"I feel comfortable out there," agreed Relf. "And I can get myself out of a bad play." Ahhh, that too needs expounding. Once upon a time ‘getting himself out' merely meant pulling the ball down after the called snap was underway and running somewhere. Then in 2010 all saw how Relf matured into a confident play-caller and defense-reader, albeit with more sideline restrictions.

Today? There is a degree of earned trust between those calling the plays and the signals. It isn't so much that Relf can adjust; he is expected to.

"It's all about managing a play, whichever play is called. If coach puts me in the wrong play I've got to manage it, that's my job at quarterback."

A job growing even more demanding this week. This may well be the second game of a long season but it already sets up as absolutely pivotal for both Western Division teams. Ironically so was last year's meeting at Scott Field, even if nobody knew at the time just how big Auburn's 17-14 survival was in the eventual national picture. Three times in the fourth quarter State had possession. The first was three-and-out with backup Tyler Russell at the trigger.

The other series were directed by Relf with three first downs produced, but they still fell short at the MSU 45 and then Tiger 41 as a 4th-and-ten throw missed. Relf was 12-of-25 for 110 yards and sacked three times, though none of his passes were picked. It was just a good, physical, typical West brawl that the tougher team won.

Interestingly, Relf shrugs off the what-ifs of '10 as easily as he does the oddsmakers' ideas of '11.

"I just put that game behind me, I'm ready to play this year," he said. "I studied the film but I'm more worried about going to play this year." Even while watching the Tigers rally past Utah State the Bulldog quarterback wasn't thinking like a fan either way, further evidence how Relf has matured.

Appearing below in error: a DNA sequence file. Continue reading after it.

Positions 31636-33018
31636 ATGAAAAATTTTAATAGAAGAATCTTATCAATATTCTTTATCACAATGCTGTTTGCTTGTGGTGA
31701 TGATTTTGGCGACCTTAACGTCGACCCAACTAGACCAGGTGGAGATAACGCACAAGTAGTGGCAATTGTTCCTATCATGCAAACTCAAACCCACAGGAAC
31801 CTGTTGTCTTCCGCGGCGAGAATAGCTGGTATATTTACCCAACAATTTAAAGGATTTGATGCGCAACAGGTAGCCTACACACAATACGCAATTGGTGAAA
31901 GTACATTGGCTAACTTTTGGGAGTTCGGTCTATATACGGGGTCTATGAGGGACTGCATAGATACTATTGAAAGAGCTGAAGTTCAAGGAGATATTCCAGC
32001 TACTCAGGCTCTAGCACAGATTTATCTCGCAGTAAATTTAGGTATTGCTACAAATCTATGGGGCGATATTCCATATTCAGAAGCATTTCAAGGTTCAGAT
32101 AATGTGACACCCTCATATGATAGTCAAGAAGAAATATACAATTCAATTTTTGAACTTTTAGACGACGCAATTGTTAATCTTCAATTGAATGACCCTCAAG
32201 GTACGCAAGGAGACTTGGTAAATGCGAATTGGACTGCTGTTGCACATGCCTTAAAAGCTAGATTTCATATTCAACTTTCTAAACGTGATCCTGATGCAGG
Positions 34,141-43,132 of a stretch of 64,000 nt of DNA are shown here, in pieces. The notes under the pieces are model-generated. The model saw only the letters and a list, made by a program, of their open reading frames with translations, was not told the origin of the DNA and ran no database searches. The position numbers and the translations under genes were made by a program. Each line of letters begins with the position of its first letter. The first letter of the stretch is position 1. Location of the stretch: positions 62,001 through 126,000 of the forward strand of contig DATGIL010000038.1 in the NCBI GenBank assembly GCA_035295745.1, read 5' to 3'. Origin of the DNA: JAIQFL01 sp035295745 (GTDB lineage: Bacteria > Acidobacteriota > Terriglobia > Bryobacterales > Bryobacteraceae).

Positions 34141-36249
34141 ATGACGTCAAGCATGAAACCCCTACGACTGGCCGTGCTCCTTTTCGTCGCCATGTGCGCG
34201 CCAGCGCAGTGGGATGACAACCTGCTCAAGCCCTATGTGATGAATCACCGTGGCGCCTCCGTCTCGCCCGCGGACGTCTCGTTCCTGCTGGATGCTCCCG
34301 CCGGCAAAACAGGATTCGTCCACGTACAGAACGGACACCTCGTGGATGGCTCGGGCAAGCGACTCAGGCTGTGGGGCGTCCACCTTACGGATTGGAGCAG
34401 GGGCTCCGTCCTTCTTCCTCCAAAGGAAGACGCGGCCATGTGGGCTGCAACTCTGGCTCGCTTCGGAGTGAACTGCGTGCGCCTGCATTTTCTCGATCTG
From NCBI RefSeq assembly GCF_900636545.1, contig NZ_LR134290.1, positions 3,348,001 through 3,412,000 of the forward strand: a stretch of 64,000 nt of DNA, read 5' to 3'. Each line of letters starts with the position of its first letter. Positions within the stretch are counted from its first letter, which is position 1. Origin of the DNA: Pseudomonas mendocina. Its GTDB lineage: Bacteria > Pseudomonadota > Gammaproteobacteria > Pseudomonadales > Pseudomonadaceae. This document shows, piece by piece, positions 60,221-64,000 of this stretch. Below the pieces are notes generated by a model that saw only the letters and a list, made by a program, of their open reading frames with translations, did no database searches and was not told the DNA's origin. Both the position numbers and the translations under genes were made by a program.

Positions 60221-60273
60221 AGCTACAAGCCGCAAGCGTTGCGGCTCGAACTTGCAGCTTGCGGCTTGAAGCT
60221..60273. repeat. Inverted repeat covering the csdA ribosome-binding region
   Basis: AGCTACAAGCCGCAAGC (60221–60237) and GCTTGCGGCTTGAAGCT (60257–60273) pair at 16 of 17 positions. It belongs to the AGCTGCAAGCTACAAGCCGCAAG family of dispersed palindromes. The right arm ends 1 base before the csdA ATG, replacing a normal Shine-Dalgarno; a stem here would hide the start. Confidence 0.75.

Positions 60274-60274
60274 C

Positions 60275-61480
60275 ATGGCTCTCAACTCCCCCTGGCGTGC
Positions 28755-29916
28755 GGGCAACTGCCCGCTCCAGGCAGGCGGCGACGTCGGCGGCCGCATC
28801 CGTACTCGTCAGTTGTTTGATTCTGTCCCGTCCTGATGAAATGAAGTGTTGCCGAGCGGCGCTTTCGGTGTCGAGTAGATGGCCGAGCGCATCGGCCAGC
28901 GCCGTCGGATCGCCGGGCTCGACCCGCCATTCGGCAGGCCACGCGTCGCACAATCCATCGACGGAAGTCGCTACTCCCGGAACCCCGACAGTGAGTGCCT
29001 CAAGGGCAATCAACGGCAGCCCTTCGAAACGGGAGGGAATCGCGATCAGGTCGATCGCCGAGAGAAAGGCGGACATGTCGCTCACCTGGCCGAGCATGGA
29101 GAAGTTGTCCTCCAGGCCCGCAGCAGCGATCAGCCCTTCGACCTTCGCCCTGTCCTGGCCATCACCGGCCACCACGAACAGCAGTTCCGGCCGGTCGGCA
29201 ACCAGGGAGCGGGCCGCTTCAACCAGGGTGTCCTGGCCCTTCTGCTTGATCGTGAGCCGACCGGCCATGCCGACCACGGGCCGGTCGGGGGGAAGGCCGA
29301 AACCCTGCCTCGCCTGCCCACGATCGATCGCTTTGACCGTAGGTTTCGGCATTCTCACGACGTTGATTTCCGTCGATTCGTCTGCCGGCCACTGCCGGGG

"Basically I was just studying their defense and get a feel of what they're going to do this weekend." OK, so what did he notice on telecast that Relf could apply during real game-prep? He wasn't tipping the hand too much but did mention some of the seams seen in the quartered coverages, and a few zone looks. None of which matter of course if A) Relf does not read such things rightly at field level and B) his offensive line doesn't do a better job of protections than the last time around.

However, don't get the idea Relf approaches this particular game entirely without emotion. Remember, this is a Montgomery native, an alumnus of Carver High School, overlooked by the local SEC school and everyone else for that matter…save a Mississippi State coaching staff willing to invest a scholarship in an obviously gifted athlete without a lot of preparation for a real ‘college type' offense. Even now Relf doesn't begrudge Auburn's evaluation of him back in 2006.

He does agree how it was great good fortune he received an offer from State, and that even greater luck a coaching change brought Mullen—and more to the point his spread offensive attack—that suited his skills just fine. That does not diminish his desire to score something big on his personal record book in this final shot at a Tiger team.

"It means a lot to me. I haven't won since I played Auburn." True, because he was redshirting in 2007 when the Bulldogs scored their last victory in the series. "I haven't won a game yet. So I'm going to go down there and play like it's my last game."

With his own cheering section at Jordon-Hare, too. Though, Relf grinned, odds are he won't be able to meet demand of family and friends. "I don't think they're all going to be able to come, because I only get four tickets!"